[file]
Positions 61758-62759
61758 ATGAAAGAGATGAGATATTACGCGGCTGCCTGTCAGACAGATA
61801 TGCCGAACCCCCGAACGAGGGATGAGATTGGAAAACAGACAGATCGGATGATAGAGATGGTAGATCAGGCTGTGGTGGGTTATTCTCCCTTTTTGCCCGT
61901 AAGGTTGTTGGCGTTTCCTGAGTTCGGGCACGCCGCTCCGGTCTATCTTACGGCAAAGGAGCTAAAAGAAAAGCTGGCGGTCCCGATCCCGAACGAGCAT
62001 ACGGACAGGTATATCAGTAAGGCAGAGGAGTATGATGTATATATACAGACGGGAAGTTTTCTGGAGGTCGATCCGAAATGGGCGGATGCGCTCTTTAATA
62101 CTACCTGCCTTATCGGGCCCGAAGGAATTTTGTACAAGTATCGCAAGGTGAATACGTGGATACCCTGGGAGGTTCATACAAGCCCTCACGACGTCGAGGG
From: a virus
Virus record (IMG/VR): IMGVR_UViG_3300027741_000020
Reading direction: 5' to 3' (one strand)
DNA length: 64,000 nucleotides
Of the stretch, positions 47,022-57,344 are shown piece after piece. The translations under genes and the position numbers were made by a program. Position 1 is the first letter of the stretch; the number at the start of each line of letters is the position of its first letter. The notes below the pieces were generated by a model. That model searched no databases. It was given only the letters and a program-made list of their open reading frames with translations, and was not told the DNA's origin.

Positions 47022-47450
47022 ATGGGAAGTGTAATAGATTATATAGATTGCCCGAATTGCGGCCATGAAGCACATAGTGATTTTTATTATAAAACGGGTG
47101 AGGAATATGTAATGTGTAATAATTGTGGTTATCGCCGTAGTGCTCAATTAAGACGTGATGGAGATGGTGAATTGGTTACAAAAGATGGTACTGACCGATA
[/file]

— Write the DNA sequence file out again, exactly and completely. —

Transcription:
Positions 61758-62759
61758 ATGAAAGAGATGAGATATTACGCGGCTGCCTGTCAGACAGATA
61801 TGCCGAACCCCCGAACGAGGGATGAGATTGGAAAACAGACAGATCGGATGATAGAGATGGTAGATCAGGCTGTGGTGGGTTATTCTCCCTTTTTGCCCGT
61901 AAGGTTGTTGGCGTTTCCTGAGTTCGGGCACGCCGCTCCGGTCTATCTTACGGCAAAGGAGCTAAAAGAAAAGCTGGCGGTCCCGATCCCGAACGAGCAT
62001 ACGGACAGGTATATCAGTAAGGCAGAGGAGTATGATGTATATATACAGACGGGAAGTTTTCTGGAGGTCGATCCGAAATGGGCGGATGCGCTCTTTAATA
62101 CTACCTGCCTTATCGGGCCCGAAGGAATTTTGTACAAGTATCGCAAGGTGAATACGTGGATACCCTGGGAGGTTCATACAAGCCCTCACGACGTCGAGGG
From: a virus
Virus record (IMG/VR): IMGVR_UViG_3300027741_000020
Reading direction: 5' to 3' (one strand)
DNA length: 64,000 nucleotides
Of the stretch, positions 47,022-57,344 are shown piece after piece. The translations under genes and the position numbers were made by a program. Position 1 is the first letter of the stretch; the number at the start of each line of letters is the position of its first letter. The notes below the pieces were generated by a model. That model searched no databases. It was given only the letters and a program-made list of their open reading frames with translations, and was not told the DNA's origin.

Positions 47022-47450
47022 ATGGGAAGTGTAATAGATTATATAGATTGCCCGAATTGCGGCCATGAAGCACATAGTGATTTTTATTATAAAACGGGTG
47101 AGGAATATGTAATGTGTAATAATTGTGGTTATCGCCGTAGTGCTCAATTAAGACGTGATGGAGATGGTGAATTGGTTACAAAAGATGGTACTGACCGATA